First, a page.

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A MODERN BATTLEFIELD.

GERMAN PBIBst 3 DESCRIPTION,

The following account of a modern Frenoh battlefield ia from the pen of a German from Saarbrncken (Rhine Provincee Prussia) who went at tha end of August to Lunevile to look for fcho body of a German officer known to have fallen on the field It was just after the terrible battle fought from the 19th to the 23rd of August. The priest save:

Wβ left Luneville at daybreak, and arrived almost at once on the immense battlefield over which we bad driven the evening bei

fore, eftpr dark. How shall I desorsbo sn

terrible a kingdom of death ? In the ditcher by ihe roadside, on every mould, in the fields and meadown, raized up with the dead f bodies of horsop, lay the mangled corpses of the enemy. Some bad their arm? bent as it in a la3t movement to defend themselves, \he olenohed fingers of others bore witness »to the horror of their last momenta, and "••blood and dust still further dufigured fea JMllSures already distorted by rage and terror. 7 Ammunition waggons, upset and with broken wheels, ccraps of uniforms, and arms kof every kind were heaped as far »s the eye Aoould see. No. German dead were to be aeon. jGreat moulds of recently dug earth, all in inline, carefully raked over, and marked with wooden crosses, show the places where the fallen heroes' comrades piously did their l»st duty by them After every battle onr vffoldiers first thought is for those who ace no /..more. , . Our way took "us to Einville, where is tbe Seventh Military Hospital. Great Gorf, what a epectac c! For two evenings I bad it con. I

tinually before my eyes, and I shall never be able to forget the horror of iti In the county house of a French notary were lying bide by side the moet seriously wound?d and tbe dying, perhaps already dead; They were /■ lying thus side by ride out of doors, even on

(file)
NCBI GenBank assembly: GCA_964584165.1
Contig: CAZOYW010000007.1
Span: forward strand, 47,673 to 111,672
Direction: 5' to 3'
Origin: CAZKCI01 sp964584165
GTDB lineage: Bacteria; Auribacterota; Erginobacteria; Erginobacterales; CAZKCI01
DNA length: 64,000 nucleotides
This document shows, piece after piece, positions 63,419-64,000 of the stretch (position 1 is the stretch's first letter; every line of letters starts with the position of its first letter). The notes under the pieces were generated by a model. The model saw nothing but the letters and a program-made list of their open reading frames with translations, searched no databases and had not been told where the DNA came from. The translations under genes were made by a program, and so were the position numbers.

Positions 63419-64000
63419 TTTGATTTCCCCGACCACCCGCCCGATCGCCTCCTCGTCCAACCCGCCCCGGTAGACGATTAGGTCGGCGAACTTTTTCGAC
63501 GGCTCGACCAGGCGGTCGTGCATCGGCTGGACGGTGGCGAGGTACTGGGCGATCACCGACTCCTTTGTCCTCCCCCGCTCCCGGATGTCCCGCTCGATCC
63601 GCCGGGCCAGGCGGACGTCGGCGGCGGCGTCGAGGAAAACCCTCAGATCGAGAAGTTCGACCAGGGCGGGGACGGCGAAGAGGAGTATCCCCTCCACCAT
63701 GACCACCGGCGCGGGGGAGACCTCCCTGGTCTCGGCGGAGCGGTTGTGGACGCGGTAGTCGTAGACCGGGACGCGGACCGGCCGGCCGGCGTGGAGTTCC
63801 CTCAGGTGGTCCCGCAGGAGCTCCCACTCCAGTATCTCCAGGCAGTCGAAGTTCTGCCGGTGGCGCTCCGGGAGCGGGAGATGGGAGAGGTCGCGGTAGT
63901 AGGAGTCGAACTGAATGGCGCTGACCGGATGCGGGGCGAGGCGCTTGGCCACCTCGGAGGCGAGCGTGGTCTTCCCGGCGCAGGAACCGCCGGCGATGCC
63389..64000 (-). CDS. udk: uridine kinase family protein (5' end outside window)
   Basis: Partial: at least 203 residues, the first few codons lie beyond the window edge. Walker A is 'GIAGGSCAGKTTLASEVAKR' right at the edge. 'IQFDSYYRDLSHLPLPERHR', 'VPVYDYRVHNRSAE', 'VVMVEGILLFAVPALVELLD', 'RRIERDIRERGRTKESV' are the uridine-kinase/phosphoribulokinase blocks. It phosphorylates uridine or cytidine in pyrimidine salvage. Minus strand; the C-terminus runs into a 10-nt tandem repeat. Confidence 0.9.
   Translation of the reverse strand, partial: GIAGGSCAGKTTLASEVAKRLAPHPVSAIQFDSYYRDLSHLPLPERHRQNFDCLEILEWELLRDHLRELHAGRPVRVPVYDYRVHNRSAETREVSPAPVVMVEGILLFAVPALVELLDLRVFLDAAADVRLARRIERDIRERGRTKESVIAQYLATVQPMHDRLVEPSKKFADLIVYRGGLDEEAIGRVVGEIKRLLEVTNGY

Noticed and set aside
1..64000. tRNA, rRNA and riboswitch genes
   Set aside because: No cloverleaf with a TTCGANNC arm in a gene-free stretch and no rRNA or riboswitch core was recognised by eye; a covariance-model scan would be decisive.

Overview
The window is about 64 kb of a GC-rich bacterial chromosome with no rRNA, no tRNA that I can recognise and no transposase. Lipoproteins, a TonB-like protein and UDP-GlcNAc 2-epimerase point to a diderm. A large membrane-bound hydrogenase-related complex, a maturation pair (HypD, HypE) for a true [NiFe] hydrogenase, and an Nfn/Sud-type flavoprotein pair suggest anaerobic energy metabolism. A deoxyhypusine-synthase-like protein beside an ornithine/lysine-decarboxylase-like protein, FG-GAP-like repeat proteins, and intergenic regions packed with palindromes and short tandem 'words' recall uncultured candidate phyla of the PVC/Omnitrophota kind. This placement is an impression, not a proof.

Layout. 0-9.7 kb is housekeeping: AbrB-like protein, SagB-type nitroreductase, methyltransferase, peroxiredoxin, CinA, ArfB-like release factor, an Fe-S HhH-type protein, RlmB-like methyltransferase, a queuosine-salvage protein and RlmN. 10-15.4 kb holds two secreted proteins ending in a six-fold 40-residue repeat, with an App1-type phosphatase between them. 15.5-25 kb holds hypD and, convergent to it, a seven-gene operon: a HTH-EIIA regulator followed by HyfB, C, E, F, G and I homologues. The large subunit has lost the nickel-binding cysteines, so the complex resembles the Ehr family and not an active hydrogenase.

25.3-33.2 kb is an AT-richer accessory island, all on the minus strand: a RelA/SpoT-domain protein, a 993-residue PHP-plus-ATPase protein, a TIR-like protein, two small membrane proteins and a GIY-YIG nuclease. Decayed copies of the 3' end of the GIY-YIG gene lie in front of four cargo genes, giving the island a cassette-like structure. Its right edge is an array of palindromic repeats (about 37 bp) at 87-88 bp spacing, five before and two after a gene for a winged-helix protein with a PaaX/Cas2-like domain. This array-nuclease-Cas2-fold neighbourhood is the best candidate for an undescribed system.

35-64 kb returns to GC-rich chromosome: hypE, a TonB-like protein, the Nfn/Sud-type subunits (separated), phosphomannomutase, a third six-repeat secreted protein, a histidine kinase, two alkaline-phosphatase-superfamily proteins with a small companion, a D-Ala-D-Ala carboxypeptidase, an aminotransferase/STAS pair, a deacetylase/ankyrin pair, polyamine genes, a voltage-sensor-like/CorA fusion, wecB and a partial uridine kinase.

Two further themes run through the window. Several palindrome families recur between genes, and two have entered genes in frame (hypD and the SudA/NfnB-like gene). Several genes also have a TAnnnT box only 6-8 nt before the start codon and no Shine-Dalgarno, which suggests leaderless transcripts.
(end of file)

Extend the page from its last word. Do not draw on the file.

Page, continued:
the lawn in front of the house. For days and night- they had been waiting for someone to attend to Ihcm, for moet of them had

not even had their wounds dressed. And the doctors were.doing their wok with ftnparalielled devotion, but ib*re was not of them to overtake it. In the -dusk we had to walk carefully for fear of knocking against the wounded or treading on the dying. After stepping over tbe last of them, we stood still a few minutes to look around

the dark field in Which they were lying, bo * close together as to touch one another. The silence wa? death-like, though from time to time it was broken by some feeble groan, after which absolute calm prevailed once more. We wondered whether the poor sufferers still lived or whether they were at tbe end of their sufferings. All my life long I shall remember this si-ht, at Einville, on the oanal from the Marne to the Rhine, that Hospital open to the sky, with the wounded Unattended day and night At length we found a dead man for whom we were loDking, and whom wa had promised to bring back to his own people that they

might bury htm in hie native earth. He wee a young officer, whose marriag" I had solem ised a few days before mobilisation. And now we were confronted with bis corpse. Some Einville peopie, poor day labourers,

belpfd ms to discover the body, and took

infinite pains over doing so, nor weuld they ftooept anything for their trouble "Wβ won't take anything," they said; "we are Chris-

I fcianp," Indeeil their wfiole tboughtwae fortha i trag'o f*tfc of the officer'and of bis joung wife. "Poor brave fellow! Poor woman," said they. I shook ben4B wiih them and went away, deeply toadhei. In the village street we met a more than usually mournful fnneral procession, headed by the cure a ?enerablft.wnit-'>"haired priest, with the vicaire beside him, anrfj behind them six large waagons, driwn by horses and led by some p The waggons were transporting heaps of corpses to their common grave, dug alongside tbe cemetery wall.

With the body of my young officer, I overtook an ambulance, in which a colonel hnd died of his wounds that very morning. He bad been laid on the ground, with his long cloak over him, and his military cap and sword on his breast. Hie orderly bad piously scattered flowers about his improvised deathbed. Despite his serious wounds, the office - looked as if he had fallen peacefully asleep. A coffin having been improvised, I took his dead body also home to his country on the motor van put at mv disposal.

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Permanent link to this item

https://paperspast.natlib.govt.nz/newspapers/AMBPA19141113.2.13

Bibliographic details

A MODERN BATTLEFIELD., Akaroa Mail and Banks Peninsula Advertiser, Volume LXXIII, Issue 3452, 13 November 1914

Word Count
784

A MODERN BATTLEFIELD. Akaroa Mail and Banks Peninsula Advertiser, Volume LXXIII, Issue 3452, 13 November 1914

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